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==
Civil rights

This image portrays the NICRA organized marches held in protest for equality.

Civil Rights ==


General Overview


“The civil rights movement was a worldwide political movement for equality before the law. In some situations it was accompanied, or followed, by civil unrest and armed rebellion” [1]. During the 1960s, the United States may have the most prominent movement; however, movements in Canada and Northern Ireland also took form.


Canada


Canada’s civil rights movement is known as the Quiet Revolution in which it “was a period of rapid change experienced in Quebec from 1960 to 1966” [2]. After the long reign of Maurice Duplessis, Jean Lesage was elected in the 1960 Quebec election campaigning under the slogan “It’s time things changed” [3]. Many changes included separation of religion from education and the health care systems while also creating new economic industries. These changes were a direct result from the formerly corrupted government led by Maurice that was heavily influenced by the Roman Catholic Church. [4]


Northern Ireland


Primarily a result of social tension stemming out of a religious stereotype that placed Catholics in a second class citizenship, Northern Ireland struggled with civil rights [5]. The Northern Ireland Civil Rights Association (NICRA) formed in 1967 to demand political reforms that included “a one man vote, end gerrymandering, and to end discrimination in housing and public jobs.” The NICRA utilized political protest marches and often violent riots that were “organized in imitation of the contemporary protests against racial discrimination in the United States” [6]. There is still tension existing in corners of the province; however, laws and policies have been implemented into government offices and private businesses to ease the discrimination and civil rights issues.



United States

The civil rights movement in the United States during the 1960s is most widely known as the African American Civil Rights Movement. Following the creation of the NAACP (National Association for the Advancement of Colored People) after World War II and legislative acts prohibiting segregation, social protests took place in the form of boycotting, sit-ins, and freedom rides [4]. Further political reforms took control under leader Martin Luther King Jr. in which nonviolent protests by means of equality speeches and campaigns worked to advance equal rights to African Americans. Contrary to MLK Jr., activist Malcolm X sought to achieve equal rights through force and violent means that led to the rioting against unequal treatment towards blacks [7]. The most notable legislative accomplishments were the Civil Rights Act of 1964, the Voting Rights Act of 1965, and the Fair Housing Act of 1968 that had banned discrimination against “race, color, religion, or national origin in employment practices and public accommodations” or “in the sale of rental and housing,” and successfully restored and protected voting rights [1].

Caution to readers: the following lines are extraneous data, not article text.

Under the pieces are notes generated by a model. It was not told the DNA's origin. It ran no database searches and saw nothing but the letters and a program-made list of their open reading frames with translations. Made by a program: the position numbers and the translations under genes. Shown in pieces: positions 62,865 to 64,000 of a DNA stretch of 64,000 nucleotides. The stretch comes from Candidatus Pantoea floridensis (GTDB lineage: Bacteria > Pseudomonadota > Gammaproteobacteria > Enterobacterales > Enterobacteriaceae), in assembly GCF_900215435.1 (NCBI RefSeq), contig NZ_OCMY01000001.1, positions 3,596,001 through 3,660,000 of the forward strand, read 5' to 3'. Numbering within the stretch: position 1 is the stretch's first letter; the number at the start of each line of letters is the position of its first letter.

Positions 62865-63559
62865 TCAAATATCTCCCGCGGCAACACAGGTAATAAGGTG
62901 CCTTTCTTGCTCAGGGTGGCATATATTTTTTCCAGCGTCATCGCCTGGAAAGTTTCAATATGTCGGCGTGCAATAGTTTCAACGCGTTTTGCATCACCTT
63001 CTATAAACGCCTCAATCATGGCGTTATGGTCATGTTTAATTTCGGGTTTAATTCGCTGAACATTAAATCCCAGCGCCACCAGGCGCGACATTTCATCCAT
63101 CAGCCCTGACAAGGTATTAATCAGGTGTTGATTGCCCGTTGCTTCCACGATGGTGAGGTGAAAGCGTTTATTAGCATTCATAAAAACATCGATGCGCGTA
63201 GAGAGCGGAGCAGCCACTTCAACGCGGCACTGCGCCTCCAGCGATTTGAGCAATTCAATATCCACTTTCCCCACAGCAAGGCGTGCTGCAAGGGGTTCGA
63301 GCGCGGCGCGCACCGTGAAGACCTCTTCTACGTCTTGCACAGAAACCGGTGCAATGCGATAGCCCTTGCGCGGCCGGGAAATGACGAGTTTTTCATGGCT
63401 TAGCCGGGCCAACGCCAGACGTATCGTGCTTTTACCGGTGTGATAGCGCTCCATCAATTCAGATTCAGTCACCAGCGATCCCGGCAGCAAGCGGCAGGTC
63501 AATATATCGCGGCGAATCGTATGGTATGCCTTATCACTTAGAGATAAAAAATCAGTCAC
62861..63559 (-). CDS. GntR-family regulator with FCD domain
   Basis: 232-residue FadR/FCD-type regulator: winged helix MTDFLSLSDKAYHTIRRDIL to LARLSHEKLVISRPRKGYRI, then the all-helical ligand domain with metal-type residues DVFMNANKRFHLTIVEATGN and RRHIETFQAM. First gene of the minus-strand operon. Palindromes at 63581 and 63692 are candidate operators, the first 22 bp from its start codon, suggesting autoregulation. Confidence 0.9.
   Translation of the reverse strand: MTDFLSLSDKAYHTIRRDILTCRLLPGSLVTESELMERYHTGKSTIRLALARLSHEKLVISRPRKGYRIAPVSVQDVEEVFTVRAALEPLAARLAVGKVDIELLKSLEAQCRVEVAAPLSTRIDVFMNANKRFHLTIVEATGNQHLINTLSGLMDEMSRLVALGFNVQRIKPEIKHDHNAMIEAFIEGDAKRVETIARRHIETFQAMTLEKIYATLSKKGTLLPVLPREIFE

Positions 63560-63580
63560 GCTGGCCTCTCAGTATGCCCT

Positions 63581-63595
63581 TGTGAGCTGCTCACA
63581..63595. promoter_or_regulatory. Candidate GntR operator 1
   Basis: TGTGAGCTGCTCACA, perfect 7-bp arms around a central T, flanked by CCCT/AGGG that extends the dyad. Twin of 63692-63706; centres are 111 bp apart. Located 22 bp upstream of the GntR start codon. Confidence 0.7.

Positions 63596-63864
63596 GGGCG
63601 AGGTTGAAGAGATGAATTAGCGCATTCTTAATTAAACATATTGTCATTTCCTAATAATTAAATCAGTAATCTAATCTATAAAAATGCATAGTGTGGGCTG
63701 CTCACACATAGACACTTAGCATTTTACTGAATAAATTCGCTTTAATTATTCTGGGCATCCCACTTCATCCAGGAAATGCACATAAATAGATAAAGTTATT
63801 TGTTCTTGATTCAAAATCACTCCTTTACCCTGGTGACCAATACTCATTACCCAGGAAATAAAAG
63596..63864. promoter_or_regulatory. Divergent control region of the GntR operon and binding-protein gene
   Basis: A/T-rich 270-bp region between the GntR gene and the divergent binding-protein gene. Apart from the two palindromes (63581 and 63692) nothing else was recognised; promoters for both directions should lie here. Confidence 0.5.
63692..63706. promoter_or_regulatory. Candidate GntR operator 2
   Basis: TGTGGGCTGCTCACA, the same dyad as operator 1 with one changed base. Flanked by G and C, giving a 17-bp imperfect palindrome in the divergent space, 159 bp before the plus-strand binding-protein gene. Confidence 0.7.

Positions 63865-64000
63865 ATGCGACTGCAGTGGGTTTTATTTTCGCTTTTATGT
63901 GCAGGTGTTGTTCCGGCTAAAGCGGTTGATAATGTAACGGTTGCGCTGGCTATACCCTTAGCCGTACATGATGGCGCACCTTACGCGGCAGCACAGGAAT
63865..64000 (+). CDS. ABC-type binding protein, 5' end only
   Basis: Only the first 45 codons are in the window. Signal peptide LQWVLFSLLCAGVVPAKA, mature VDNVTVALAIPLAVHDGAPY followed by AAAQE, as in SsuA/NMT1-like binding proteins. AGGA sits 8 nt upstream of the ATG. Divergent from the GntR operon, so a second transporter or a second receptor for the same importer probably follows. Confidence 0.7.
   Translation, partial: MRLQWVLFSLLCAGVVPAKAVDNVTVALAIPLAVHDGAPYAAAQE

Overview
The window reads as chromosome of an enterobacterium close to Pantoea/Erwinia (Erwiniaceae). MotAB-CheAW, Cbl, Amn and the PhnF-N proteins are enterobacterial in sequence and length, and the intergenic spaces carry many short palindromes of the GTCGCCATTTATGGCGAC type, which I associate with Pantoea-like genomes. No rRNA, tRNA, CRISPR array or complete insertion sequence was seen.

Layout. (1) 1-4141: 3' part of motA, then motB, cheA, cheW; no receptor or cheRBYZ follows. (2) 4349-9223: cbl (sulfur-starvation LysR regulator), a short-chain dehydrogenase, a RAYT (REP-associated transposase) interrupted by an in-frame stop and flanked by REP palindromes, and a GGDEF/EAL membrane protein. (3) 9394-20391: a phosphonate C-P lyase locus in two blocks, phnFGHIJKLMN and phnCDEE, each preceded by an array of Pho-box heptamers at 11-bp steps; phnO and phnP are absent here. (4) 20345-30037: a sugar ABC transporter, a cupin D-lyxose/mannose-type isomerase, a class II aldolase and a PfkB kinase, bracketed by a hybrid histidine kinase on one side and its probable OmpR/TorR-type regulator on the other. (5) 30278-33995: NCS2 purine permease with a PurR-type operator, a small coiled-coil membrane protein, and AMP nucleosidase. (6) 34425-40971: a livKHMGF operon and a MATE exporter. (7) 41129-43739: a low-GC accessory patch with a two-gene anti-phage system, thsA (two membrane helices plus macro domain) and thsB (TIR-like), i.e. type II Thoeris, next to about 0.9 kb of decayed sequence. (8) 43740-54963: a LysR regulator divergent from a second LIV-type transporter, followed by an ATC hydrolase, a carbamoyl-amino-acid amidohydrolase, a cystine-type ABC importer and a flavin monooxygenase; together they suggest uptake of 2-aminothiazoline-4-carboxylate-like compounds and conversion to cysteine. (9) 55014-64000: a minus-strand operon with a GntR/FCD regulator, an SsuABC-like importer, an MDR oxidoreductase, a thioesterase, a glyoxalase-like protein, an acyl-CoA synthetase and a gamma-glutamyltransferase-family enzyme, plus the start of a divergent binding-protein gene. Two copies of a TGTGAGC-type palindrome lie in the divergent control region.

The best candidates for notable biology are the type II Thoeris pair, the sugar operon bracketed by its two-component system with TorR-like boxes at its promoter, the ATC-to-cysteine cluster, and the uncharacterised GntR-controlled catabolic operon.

Global Significance


The world today is a direct visual representative of what has emerged from the past. The Civil Rights and Independence Movements of the 1960s (and prior) shaped individual countries political and social foundations to provide the deserving equality and proper treatment demanded. While reforms and protests in force of equal rights has not yet seized amongst the world in an entirety, the actions and progress seen by the United States, Northern Ireland, and Canada provide inspiring measures for other countries to provoke similar stances.

Sources 1. Wikipedia, Civil Rights Movement, http://en.wikipedia.org/wiki/Civil_rights_movement

2. Canadian Encyclopedia, Quiet Revolution, http://www.thecanadianencyclopedia.com/articles/quiet-revolution


3. Wikipedia, Quiet Revolution, http://en.wikipedia.org/wiki/Quiet_Revolution


4. Minnesota Historical Society, African American Civil Rights Movement, http://www.mnhs.org/library/tips/history_topics/97civil.html



5. Wikipedia, Northern Ireland Civil Right Association, http://en.wikipedia.org/wiki/Civil_rights_movement

6. Culture North Ireland, Civil Rights Movement,http://www.culturenorthernireland.org/article/492/the-civil-rights-movement


7. African American World, Civil Rights Era, http://www.pbs.org/wnet/aaworld/timeline/civil_01.html

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